The beauty of democracy is that it offers multiple options to the electorate to make its choice from a plethora of parties, ideologies and programmes/policies. Every party has its ideology, icons and core committed vote bank that stands with the party even during crisis moments. But look at what BJP did. As the party began to expand and increase its catchment areas, it forgot its ideology at the altar of vote bank politics. Hindutva was now not about conviction, it was not about the soul of the party but it had become a matter of political convenience. It forgot beef and cows when it ran elections in the North east. Since the party had very few icons of its own, it contemplated to appropriate numerous icons – Ambedkar, Sardar Patel, Subash Chandra Bose and Lohia – forgetting that these very icons had drastically different ideologies from the Hindu Right and they belonged to parties with which BJP can’t even compromise.
Just look how shamelessly BJP is appropriating Ambedkar and thinking dalits will be impressed with its overture. Even a layman today understands that Ambedkar was a complete antithesis to Hindu Right. Hindutva with its ethos rooted in Hindu cultural nationalism will always be at odds with the autonomous independent Dalit identity of Ambedkar. Mandal drove a wedge into the efforts of Hindu Right by legitimising reservation and giving fillip to rabid caste politics. It has done much more harm to BJP by hindering the process of political unification of Hindus and yet I can see the spectacle of BJP leaders claiming to be the true inheritors of Lohia legacy.
Today BJP is mandalising itself and indulging in all sorts of caste politics that no one could have ever imagined the party with a difference would do. Whether it was Bose or Patel, both were quite never enamoured of Nehru but that does not mean they were fond of RSS or Hindu Mahasabha. BJP would do well to stay clear of these icons and their ideologies; it needs to counter an Ambedkar or a Lohia. It needs to develop its own narrative and try to forge Hindu unity. By assimilating Ambedkarism or Lohia-ism, it can only encourage caste politics and cultural centrifugality. Hindu right will always be susceptible to caste disruptions. Moreover, public is not naive and can understand the true intentions behind such symbolic acts.
Identity politics has penetrated so deep into our polity that you can always associate a caste/religion/language with a party. Yadavs will vote for RJD, Brahmins will vote for BJP, Dalits will vote for BSP and the list goes on with no ending. It is a sad reflection of the Indian polity. Every party thinks about its caste votes first before thinking about the nation. For long, the BJP rode its electoral fortunes on the overwhelming support of upper castes and the trader communities who were convinced that only BJP can only solve the reservation conundrum & take care of upper caste angst but what did the core BJP supporters get in return?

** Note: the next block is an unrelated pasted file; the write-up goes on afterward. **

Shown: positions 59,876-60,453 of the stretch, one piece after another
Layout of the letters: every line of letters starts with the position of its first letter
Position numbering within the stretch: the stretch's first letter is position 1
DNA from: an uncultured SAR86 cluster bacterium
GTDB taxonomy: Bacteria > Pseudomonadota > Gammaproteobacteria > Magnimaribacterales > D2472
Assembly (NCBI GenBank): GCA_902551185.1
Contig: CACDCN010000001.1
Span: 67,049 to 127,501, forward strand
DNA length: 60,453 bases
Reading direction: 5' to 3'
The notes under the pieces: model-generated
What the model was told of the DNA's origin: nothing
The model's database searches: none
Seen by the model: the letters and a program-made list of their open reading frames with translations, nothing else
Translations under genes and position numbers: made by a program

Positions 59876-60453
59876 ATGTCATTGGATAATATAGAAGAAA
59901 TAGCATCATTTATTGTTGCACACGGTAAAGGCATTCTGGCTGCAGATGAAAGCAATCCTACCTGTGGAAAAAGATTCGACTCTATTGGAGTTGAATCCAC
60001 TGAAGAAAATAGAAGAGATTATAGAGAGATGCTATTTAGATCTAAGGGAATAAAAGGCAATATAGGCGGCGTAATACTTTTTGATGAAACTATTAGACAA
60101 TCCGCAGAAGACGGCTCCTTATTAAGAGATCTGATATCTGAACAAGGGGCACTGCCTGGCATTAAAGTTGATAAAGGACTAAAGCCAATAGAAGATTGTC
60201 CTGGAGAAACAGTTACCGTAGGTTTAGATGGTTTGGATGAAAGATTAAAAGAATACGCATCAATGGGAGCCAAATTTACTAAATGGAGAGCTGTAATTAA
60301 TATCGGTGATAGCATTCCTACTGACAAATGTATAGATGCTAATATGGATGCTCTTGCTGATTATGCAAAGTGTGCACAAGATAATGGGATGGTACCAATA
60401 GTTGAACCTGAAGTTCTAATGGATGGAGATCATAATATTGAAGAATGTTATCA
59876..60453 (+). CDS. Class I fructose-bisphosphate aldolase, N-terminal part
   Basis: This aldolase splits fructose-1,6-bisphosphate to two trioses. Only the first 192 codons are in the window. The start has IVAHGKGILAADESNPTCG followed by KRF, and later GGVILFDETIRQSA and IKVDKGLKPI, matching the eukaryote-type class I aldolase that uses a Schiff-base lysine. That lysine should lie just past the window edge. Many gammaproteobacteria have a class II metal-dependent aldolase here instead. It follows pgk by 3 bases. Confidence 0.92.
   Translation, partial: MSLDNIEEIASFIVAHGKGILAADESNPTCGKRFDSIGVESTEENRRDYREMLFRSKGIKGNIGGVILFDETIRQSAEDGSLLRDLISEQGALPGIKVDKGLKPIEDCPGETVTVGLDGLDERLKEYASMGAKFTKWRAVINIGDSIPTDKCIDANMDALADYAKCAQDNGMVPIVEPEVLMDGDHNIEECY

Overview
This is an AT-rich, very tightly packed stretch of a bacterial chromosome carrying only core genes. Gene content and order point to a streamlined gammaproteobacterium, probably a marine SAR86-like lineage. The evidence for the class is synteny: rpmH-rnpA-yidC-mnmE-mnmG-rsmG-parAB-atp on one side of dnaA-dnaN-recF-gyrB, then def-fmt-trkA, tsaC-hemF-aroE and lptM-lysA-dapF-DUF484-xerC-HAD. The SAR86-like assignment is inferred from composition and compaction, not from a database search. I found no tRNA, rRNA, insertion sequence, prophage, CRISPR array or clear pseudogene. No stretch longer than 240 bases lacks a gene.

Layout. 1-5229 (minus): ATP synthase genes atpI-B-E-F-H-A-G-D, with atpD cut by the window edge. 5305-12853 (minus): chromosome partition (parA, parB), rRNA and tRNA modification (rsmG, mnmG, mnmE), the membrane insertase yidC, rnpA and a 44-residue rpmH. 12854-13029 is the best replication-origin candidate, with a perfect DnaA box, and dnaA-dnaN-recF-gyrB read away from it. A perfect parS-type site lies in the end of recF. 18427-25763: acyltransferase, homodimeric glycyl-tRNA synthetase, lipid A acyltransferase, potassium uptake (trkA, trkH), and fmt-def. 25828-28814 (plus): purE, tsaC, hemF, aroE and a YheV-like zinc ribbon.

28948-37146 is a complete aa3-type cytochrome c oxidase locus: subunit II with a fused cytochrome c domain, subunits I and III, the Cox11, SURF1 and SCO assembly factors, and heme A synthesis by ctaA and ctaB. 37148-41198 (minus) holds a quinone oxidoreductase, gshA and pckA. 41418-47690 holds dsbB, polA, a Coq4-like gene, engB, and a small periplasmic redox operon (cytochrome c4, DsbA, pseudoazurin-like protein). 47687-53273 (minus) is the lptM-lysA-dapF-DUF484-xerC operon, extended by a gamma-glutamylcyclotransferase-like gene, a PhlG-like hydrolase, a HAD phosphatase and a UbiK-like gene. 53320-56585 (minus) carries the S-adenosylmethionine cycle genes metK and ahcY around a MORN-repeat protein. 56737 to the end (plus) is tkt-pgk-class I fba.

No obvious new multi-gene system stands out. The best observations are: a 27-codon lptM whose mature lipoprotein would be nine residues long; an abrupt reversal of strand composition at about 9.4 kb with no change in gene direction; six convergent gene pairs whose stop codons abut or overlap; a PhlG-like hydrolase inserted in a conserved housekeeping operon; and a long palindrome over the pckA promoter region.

They saw the Modi Govt going all out to woo the dalit community by reversing the Supreme Court verdict in SC/ST act and frantically making efforts to give reservation in promotions to SC/ST communities. They were shocked. Similar was the case with the trading communities. They had to bear the brunt of Demonetization and GST. In trying to broaden its social base, the BJP ended up antagonising its core supporters. This holds an important lesson for any political player in Indian democracy —- enlarge your social base but not at the cost of your core social base otherwise your situation will be akin to a cat on a hot tin roof.
The strength of democracy lies in its institutions. These institutions safeguard public interests; any step that is seen to be aimed at weakening these institutions in public perception will always be troublesome for any government. The recent incidents related to the Supreme Court and the Reserve Bank of India was unfortunate. The attacks on Election Commission by sections of political leadership and media were simply uncalled for.
In a country where more than 50 percent of the population is below the age of 25 years, it is jobs and employment opportunities that can shore up the political trajectory of any party. You cannot simply have jobless growth or growth fueled by services sector; you need to put your stakes on manufacturing sector which despite Govt’s proactive “Make in India’ programme failed to take off. Government servants and middle class were neglected; they felt cheated because they felt their taxes were too high and the collected tax amounts were wasted by the government on subsidies and populist measures. Demonetization and GST broke the backbone of informal sector where more than 80 percent of the working people are employed. Govt needs to get its priorities right in the economy.
These assembly election outcomes can’t be termed as the indicator of 2019 Lok Sabha elections. Lok Sabha elections are all together a different ball game. The opposition has a long way to go before it catches up with the BJP. It need not gloat over its victory in the recent Assembly elections.
The author works with IGNOU as Assistant Registrar. He frequently blogs/writes articles on social and political subjects. A post graduate in Personnel Management and Industrial Relations, he also holds a post graduate diploma in Journalism and Mass Communication. He may contacted on email@example.com.